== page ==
The police sometimes disperse peaceful gatherings, and the government generally discourages demonstrations featuring clear or implicit criticism of the authorities. As terrorist attacks continued in 2009, the government remained wary of large public gatherings and restricted freedom of assembly. An attempt by minority parties in April to stage demonstrations in favor of boycotting the 2009 presidential elections was stopped by the authorities, who blocked marchers from taking to the streets of an Algiers suburb. In July, police dispersed a conference organized by the Collective of the Families of the Disappeared in Algeria. Permits are required to establish nongovernmental organizations, and those with Islamist leanings are regarded with suspicion by the government. Workers can establish independent trade unions. The main labor federation, the General Union of Algerian Workers, has been criticized for being too close to the government and failing to advance workers’ interests aggressively.
The judiciary is not independent and is susceptible to government pressure. International human rights activists have accused the security forces of practicing torture. The human rights situation remains poor, though there have been significant gains since the peak of the civil war. As of October 2009, most of the eight Algerian citizens who had been repatriated after having been in U.S. custody in Guantanamo Bay were released pending domestic trials on terrorism-related charges. Prison conditions generally do not meet international standards. Overcrowding remains the primary issue; other conditions, including nutrition and hygiene, are also substandard. In September, the justice minister announced that 14 prison workers had been prosecuted and jailed for mistreating their charges, and stated that abuse of inmates by prison officials would not be tolerated in general.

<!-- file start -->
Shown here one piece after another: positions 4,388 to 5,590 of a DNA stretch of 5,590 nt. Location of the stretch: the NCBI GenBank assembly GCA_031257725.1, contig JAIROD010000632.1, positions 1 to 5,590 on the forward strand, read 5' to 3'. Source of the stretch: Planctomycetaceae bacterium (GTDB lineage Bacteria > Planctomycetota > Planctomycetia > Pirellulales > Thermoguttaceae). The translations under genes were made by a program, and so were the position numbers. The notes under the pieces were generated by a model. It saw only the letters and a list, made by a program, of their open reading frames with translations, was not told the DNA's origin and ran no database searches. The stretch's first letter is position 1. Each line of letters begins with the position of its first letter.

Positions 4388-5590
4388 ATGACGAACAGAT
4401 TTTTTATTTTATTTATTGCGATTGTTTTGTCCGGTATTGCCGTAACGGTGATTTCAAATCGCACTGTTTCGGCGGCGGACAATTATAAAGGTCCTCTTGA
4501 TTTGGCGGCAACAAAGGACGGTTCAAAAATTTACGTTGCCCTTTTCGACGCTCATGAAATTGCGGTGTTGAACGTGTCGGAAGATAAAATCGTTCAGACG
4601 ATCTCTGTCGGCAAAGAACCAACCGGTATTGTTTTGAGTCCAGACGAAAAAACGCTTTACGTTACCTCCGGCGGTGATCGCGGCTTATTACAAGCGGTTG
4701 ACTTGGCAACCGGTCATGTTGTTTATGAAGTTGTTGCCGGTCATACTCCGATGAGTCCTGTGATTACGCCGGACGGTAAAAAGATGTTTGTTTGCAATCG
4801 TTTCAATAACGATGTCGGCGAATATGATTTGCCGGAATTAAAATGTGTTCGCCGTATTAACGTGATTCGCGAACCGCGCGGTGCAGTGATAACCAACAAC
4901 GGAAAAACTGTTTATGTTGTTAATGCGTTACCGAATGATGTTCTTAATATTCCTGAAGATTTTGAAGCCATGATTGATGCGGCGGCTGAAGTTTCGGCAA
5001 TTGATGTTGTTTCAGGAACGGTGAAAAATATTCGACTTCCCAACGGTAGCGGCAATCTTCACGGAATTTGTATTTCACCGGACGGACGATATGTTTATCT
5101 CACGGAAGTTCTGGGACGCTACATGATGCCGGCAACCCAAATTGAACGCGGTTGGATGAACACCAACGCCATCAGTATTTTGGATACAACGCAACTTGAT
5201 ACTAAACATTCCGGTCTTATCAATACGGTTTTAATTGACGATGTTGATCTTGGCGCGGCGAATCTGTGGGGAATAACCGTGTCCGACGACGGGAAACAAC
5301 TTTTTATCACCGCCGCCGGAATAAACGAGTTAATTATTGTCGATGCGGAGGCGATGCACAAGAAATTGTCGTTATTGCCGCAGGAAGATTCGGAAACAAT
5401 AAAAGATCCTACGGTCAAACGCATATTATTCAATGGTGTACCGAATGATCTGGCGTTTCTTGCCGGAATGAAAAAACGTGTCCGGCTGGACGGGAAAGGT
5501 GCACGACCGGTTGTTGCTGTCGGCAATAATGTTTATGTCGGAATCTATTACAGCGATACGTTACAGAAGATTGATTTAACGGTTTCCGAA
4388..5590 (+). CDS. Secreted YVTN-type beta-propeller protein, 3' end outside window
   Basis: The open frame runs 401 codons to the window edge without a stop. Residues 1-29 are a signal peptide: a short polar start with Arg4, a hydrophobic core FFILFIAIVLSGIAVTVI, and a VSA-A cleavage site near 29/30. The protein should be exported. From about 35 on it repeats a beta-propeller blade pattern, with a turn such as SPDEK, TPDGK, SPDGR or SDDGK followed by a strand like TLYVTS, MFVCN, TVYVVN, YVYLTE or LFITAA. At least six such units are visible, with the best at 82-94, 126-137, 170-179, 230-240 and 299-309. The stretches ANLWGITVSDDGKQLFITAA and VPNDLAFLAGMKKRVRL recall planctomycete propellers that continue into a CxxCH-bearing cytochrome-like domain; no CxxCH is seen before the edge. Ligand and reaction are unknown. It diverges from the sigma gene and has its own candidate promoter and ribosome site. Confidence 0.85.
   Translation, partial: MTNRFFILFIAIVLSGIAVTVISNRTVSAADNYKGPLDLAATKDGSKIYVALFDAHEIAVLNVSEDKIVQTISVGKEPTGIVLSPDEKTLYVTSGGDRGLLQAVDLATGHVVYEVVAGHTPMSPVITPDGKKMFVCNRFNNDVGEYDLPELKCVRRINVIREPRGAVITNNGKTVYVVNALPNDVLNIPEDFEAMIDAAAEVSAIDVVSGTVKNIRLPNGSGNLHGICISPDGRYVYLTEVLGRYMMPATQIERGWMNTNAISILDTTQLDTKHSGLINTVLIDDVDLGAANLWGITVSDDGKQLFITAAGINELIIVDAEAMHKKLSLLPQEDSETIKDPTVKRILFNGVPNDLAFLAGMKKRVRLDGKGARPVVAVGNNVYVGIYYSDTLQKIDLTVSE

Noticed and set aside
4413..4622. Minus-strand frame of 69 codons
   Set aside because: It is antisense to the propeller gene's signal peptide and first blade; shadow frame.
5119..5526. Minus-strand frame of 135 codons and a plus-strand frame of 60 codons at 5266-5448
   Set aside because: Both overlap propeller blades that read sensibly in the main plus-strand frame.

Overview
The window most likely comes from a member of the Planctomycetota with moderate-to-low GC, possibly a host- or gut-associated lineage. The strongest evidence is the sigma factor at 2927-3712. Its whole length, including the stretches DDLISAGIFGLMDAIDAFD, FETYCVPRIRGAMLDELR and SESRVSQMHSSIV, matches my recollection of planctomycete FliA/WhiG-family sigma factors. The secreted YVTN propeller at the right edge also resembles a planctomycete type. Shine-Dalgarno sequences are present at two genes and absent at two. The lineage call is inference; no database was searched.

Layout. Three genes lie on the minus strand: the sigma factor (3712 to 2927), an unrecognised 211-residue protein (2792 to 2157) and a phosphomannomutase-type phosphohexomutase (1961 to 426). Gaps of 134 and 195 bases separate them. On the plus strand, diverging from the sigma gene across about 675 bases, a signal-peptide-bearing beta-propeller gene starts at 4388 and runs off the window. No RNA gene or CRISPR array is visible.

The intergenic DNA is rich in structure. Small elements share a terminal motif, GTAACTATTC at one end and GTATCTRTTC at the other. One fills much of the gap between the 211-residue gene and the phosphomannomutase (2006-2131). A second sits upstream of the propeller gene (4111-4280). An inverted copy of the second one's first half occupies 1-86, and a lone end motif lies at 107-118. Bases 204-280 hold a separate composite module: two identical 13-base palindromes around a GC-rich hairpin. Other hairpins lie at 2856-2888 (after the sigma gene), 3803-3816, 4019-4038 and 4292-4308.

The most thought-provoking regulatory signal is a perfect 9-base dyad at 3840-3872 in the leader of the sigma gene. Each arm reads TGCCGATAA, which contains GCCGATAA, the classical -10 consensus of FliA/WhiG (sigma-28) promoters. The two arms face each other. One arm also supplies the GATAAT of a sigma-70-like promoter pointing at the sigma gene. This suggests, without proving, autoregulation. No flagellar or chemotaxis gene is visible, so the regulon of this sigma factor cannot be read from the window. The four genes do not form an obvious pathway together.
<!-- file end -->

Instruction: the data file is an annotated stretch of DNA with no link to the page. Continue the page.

Algeria’s ethnic composition is a mixture of Arabs and Berbers. Those who identify themselves as Arabs have traditionally formed the country’s elite. In the last few years, following outbreaks of antigovernment violence in the Berber community, officials have made more of an effort to recognize Berber cultural demands. Tamazight, the Berber language, is now a national language.
While most citizens are free to move throughout the country and abroad with little government interference, the authorities closely monitor and limit the movement of suspected terrorists. The long-standing state of emergency permits the government to restrict where certain people live and work. Men of military draft age are not allowed to leave the country without government consent.
Women continue to face discrimination at both the legal and societal levels. Under the family code, which is based on Islamic law, women do not enjoy equal rights in marriage, divorce, and inheritance.They are poorly represented in parliament, holding only 5.2 percent of the upper house and 7.2 percent of the popularly elected lower house. In 2009, presidential candidate Louisa Hanoun came in a distant second place with about 4 percent of the vote. Under legislative changes made to the nationality law in 2005, Algeria is one of the few countries in the region to allow women to transfer their nationality to their children, regardless of their father’s nationality. A law adopted in January 2009 criminalizes all forms of trafficking in persons, but had not gone into effect by year’s end.
Source: Freedom House